You have to play the long game because there's so many clients that I've worked with were literally put together five to 10 different approaches and there, and I keep thinking they're going to buy. And they're like, now it's not the right time, or we're not ready. And they disappear. And I forget about them.

And all of a sudden, six months later, they're back. We want to see one other approach and then they sign off from the bind, like now's the right time for us. And that's why, like, you just, it's all about client service. It's such a cliche thing, but it really, it really is about clients. There it's so important.

I just listened to a book called a Aspies guide to strategy. It was written by this former CIA case officer and he talks a lot about starting with the other person's. So he was talking about working intelligence assets, but it's really so much of what we do, right? What's what's your end game, right? Your end game might be different than mine, and it might be different than client a and it's different than client B.

And if we can keep in scope, what somebody is end game is what is the thing they're trying to accomplish right now and how we fit into that? Because I feel like so often we were thinking I got to sell space right now. I need, I need to campaign right. But that might not be your, your end game. Maybe it's just getting that introductory introductory information or exploring what out-of-home looks like.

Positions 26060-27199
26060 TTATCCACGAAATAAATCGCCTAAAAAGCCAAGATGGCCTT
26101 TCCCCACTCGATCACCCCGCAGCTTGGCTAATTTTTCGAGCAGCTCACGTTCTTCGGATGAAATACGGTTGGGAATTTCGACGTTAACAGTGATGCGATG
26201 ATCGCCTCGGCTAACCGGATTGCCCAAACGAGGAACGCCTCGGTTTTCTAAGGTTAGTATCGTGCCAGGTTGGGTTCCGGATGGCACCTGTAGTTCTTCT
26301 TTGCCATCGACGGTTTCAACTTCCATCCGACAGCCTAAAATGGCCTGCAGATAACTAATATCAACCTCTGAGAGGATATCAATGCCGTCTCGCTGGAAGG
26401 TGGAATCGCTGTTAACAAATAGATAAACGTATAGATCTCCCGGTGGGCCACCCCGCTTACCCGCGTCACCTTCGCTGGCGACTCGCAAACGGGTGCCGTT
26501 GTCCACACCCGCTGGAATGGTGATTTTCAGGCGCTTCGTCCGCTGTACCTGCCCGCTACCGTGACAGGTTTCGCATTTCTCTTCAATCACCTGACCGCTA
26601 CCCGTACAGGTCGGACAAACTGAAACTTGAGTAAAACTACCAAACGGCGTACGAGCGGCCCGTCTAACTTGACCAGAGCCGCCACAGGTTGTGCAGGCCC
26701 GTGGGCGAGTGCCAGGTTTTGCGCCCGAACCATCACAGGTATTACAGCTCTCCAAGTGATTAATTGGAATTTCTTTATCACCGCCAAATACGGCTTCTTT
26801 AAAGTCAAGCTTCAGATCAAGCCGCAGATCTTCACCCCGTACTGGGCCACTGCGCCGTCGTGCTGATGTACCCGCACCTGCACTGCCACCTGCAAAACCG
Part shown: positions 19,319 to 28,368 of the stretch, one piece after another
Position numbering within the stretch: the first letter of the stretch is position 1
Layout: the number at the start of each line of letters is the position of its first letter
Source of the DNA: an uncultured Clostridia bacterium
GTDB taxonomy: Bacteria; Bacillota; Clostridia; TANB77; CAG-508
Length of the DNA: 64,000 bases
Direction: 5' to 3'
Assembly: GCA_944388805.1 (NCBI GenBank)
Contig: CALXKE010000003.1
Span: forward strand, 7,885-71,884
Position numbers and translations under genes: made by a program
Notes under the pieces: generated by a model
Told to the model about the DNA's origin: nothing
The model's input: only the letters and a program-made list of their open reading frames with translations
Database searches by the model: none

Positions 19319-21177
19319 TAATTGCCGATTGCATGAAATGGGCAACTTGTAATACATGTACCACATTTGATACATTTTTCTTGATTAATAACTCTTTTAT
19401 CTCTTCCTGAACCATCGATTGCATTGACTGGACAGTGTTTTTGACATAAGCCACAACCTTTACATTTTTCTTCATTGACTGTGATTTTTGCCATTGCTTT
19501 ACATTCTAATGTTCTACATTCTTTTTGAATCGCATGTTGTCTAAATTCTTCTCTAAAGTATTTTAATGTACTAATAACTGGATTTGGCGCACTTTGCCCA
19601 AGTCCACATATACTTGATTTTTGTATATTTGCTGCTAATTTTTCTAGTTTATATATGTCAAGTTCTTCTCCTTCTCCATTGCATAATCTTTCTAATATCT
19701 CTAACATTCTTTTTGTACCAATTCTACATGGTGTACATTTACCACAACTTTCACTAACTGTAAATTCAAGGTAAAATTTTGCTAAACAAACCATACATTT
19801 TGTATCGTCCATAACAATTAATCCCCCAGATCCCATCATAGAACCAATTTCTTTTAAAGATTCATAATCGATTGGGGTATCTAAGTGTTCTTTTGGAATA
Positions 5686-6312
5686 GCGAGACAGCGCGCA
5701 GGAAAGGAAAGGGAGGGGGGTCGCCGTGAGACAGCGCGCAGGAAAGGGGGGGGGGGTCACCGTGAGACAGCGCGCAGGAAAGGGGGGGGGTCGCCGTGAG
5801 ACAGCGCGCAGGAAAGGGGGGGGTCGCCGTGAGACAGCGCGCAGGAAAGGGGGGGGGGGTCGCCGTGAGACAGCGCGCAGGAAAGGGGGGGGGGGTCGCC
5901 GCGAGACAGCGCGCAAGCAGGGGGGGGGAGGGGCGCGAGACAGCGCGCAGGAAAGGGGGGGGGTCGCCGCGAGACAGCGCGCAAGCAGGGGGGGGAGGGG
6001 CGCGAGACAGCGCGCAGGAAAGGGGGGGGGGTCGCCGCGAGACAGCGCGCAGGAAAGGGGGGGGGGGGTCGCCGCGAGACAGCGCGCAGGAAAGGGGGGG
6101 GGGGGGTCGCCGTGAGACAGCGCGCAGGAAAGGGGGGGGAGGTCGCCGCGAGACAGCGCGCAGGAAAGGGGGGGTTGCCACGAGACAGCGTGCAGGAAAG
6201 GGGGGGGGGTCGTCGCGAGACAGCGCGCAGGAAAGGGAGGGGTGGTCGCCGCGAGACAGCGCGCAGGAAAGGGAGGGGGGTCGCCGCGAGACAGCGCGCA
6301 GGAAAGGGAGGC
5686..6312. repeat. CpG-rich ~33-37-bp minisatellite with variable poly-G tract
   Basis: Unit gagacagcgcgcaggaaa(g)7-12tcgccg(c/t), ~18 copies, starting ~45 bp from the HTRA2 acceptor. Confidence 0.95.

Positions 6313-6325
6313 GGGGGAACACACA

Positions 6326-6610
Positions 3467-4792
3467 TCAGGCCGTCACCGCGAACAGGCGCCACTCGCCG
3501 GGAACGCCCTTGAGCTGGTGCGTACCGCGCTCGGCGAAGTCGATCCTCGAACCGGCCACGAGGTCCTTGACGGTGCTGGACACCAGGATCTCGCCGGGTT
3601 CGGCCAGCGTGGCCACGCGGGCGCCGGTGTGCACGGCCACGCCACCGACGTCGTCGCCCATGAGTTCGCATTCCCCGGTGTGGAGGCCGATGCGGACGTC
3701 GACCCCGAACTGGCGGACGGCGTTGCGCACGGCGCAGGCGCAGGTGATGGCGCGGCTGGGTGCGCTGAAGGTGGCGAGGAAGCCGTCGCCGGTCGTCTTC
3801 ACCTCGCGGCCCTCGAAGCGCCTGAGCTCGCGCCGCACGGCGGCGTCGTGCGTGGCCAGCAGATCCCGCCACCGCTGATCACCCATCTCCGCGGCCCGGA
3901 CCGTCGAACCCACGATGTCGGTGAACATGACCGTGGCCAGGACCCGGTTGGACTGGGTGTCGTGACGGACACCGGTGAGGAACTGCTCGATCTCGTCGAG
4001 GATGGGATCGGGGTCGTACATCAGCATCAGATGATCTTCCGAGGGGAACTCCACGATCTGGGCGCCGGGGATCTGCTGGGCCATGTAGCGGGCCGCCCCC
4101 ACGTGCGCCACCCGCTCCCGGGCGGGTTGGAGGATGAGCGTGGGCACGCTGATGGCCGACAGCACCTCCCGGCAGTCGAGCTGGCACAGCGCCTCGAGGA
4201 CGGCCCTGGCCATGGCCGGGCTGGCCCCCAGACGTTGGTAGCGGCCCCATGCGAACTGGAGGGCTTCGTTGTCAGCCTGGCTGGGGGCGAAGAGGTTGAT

So I really appreciate that you take that approach, um, on the attribution side, as we start, there's so much conversation about attribution right now, what do you, what, what's the right way to approach attribution for out-of-home? I think it's sitting, it's sitting with a client and saying, what do you want to get out of this?

Are you looking to measure, drive to site? Are you looking too much foot traffic into a brick and mortar location? Or are you looking for simply awareness? Like who knew about my brand before this out of home campaign that will knows about it after and how do they know about it? I think there are enough solves now on the attribution side and out-of-home and enough really good partners where you have to have the conversation.

Don't just go to the table and say, oh, you know, we could be targeted or we could do it. Um, it's really asking the client, like, what are you looking to get out of this campaign? And if it's, you know, Simply awareness and like somebody that, how would you, how do you approach w uh, measuring awareness and I, Hey, Brian, want to do an awareness campaign and let's measure awareness.